“They all come from widely varying backgrounds, their novels are incomparable, and their styles disparate. However, each of these writers have one area of common ground; their successful novels are specifically ‘genre’ works. These authors are known, respectively, for fantasy, romance and mystery – and if the statistics show us anything it’s that genre books sell better than your average literary piece, short story collection or poetry.” (Stewart)

So, if genre fiction novels make money, why are they pigeon-holed as books written by “certain writers” for “certain presses” that publish that kind of thing? We must come back to the idea of the “mission to civilize.” Each press has a drive to publish the works the wish to be associated with: What works are we putting into the world? What are we known for? Literary presses publish literary works, and genre presses publish genre works. No one expects a Harlequin romance or vampire thriller novel to land on the Giller Prize longlist – and for good reason. Your standard Harlequin romance reads  like the formula for making carbon dioxide into oxygen: well-known and acknowledged by just about everyone who has ever bothered to look into it. The issue needs to be addressed by both sides, then. It is on literary presses to scrutinize why they don’t publish romance novels, and it is on genre presses to scrutinize whether reliance on formulaic undercuts the value of the entire genre. The incentive is clearly there for both: genre fiction makes money, and no press is going to deny what an important factor that is.

A fair argument would be that sexism isn’t the only thing that divides genre fiction (and romance novels in particular) from literary fiction. This is noticeable in the reliance on formulaic plot in genre fiction that is innately absent from literary works. As Laura Vivanco argues, however, it is not that genre fiction cannot be beautifully crafted, but rather that it has been allowed to not be for so long. Vivanco’s For Love and Money The Literary Art of the Harlequin Mills & Boon Romance analyzes the mimetics and mythoi of romantic novels. As she states, “Many of the mythoi, intertextual references, and metaphors they use draw on literary tradition” (Vivanco 203). The potential for literary excellence is there; there is nothing about the essence of “genre” that makes it impossible for it to also be “literary.” As others have noted, the term “literary” does not, in fact,” have much denotative meaning. It carries heavy connotations — high standards, excellence, interest, intrigue, beauty —  but in most cases, “literary” as a genre is defined only in negation of other genres. Claire Squires, in Marketing Literature: The Making of Contemporary Writing in Britain, notes that “‘Literary’ is then an assurance of quality, a guarantee that what is to be approached here is ‘good’ writing” (Squires 4). She goes on: “Any subject, or plot line, could potentially pertain to a literary novel” (5). There is nothing inherent in the term “literary” that should bar the inclusion of a genre novel’s plot, she acknowledges, though she goes on to explain the many ways they are. Steven Connor, in The English Novel in History: 1950 – 1995, explains: “Literary fiction is usually defined by negation — it is not formula fiction or genre fiction, not mass-market or best-selling fiction — and, by subtraction, it is what is left once most of the conditions that obtain in contemporary publishing are removed” (Connor 19). It is a false dichotomy; this definition by negation imagines literary novels and genre novels as on two opposite sides of some spectrum, when in reality it is entirely possible for a work to be both. Ask Jane Austen — she’d tell you.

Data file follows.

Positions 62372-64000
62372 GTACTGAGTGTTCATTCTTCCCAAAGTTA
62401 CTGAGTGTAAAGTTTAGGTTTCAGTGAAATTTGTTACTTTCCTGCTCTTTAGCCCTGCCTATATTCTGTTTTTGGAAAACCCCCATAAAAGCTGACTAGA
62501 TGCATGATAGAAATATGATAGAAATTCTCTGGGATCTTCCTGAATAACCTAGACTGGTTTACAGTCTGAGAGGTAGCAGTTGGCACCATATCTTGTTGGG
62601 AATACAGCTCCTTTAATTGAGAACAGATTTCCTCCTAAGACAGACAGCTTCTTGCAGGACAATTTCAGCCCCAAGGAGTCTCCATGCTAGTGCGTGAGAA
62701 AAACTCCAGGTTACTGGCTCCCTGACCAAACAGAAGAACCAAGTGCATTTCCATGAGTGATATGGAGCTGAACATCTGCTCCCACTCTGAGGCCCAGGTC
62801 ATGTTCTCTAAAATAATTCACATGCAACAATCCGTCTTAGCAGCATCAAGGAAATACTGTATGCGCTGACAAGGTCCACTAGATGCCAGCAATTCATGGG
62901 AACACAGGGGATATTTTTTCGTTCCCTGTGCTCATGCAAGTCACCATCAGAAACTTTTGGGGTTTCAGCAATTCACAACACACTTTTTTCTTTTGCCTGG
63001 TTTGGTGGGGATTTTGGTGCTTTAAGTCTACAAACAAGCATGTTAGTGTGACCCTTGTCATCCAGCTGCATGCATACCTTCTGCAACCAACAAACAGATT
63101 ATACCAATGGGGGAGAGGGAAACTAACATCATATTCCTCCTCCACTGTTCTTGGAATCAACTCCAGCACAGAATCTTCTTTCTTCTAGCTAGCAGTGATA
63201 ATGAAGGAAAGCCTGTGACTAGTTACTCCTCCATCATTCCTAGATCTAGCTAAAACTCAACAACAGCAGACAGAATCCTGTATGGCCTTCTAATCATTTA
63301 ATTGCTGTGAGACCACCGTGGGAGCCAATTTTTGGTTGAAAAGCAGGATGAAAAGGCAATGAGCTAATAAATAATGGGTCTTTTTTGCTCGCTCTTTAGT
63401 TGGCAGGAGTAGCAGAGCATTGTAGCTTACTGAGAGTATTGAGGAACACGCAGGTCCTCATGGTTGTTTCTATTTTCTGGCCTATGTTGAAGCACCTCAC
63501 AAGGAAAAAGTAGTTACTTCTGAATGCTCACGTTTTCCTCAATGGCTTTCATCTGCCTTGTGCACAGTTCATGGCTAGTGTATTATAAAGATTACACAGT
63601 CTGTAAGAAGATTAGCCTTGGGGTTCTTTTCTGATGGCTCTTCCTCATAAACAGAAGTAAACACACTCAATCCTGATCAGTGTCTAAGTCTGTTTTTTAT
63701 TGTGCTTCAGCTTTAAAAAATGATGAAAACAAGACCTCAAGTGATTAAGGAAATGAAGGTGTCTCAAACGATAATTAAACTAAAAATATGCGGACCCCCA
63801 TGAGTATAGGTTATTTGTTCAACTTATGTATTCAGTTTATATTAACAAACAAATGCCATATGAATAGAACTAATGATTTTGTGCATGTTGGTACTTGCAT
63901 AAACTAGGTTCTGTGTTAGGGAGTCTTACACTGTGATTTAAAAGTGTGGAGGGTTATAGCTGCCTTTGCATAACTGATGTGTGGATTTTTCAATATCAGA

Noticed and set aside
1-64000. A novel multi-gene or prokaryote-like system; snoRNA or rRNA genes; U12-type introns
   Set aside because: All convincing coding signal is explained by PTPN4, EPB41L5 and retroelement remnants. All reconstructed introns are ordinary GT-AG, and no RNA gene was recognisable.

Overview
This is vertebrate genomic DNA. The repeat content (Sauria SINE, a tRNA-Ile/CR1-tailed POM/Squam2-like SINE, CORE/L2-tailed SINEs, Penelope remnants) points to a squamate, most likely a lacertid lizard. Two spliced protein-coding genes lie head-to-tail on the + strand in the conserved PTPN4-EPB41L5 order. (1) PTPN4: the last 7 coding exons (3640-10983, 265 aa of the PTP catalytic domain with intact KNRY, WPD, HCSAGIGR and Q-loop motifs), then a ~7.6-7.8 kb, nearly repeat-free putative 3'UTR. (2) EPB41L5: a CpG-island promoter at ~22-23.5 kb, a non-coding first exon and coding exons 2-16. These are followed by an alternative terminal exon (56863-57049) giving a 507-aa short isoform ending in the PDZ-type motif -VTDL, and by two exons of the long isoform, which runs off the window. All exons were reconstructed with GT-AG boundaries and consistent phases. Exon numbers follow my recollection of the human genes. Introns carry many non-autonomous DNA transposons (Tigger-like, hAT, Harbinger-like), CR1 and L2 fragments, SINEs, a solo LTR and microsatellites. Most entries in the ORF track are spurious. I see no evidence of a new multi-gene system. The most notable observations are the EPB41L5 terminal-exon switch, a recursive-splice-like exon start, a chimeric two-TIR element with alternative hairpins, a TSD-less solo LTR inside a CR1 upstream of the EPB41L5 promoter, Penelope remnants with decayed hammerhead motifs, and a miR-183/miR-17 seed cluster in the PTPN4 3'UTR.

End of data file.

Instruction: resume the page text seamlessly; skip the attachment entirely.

To go back to Aristotle and his lessons in ethos, pathos, and logos — there are three main strategies used to persuade an audience, yes, but the argument is always going to be stronger when one uses more than one of these available means of persuasion. As Squires states, “The cultural assumptions that give rise to genre hierarchies are naturally open to question — why, after all, should a work of art be regarded more highly because it appeals to the head rather than the heart?” (79 Squires). Perhaps the answer is to appeal to both the head and the heart. To be fair, the overlap of genre and literary fiction already exists in the published works of today; it is sitting there, waiting to be acknowledged. Perhaps then can the books of tomorrow be crafted a different way.

Works Cited

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World Encyclopedia. Accessed 29 Oct. 2017.

Behrendt, Stephen C. British Women Poets And The Romantic Writing Community. Baltimore:

Johns Hopkins University Press, 2009. eBook Collection (EBSCOhost). Accessed 29

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“Brontë.” Funk & Wagnalls New World Encyclopedia (2016): 1p. 1. Funk & Wagnalls New

World Encyclopedia. Accessed 29 Oct. 2017.

Connor, Steven. The English Novel In History: 1950 – 1995. Routledge, 1996.

Franklin, Caroline. ““The Colour Of A Riband”: Patriotism, History And The Role Of Women In

Helen Maria Williams’s Sketches Of Manners And Opinions In The French Republic

(1801).” Women’s Writing 13.3 (2006): 495-508. Historical Abstracts. Accessed 29 Oct. 2017.

Makala, Melissa Edmunson. Women’s Ghost Literature In Nineteenth-Century Britain. Cardiff:

University of Wales Press, 2013. eBook Collection (EBSCOhost). Accessed 29 Oct. 2017.

Squires, Claire. Marketing Literature: The Making of Contemporary Writing in Britain, Palgrave

Macmillan, 2007.

Stewart, Thomas. “Which 5 Book Genres Make the Most Money?” The Richest, 31 January


Vivanco, Laura. For Love and Money : The Literary Art of the Harlequin Mills & Boon

Romance, Humanities-Ebooks, LLP, 2011. ProQuest Ebook Central,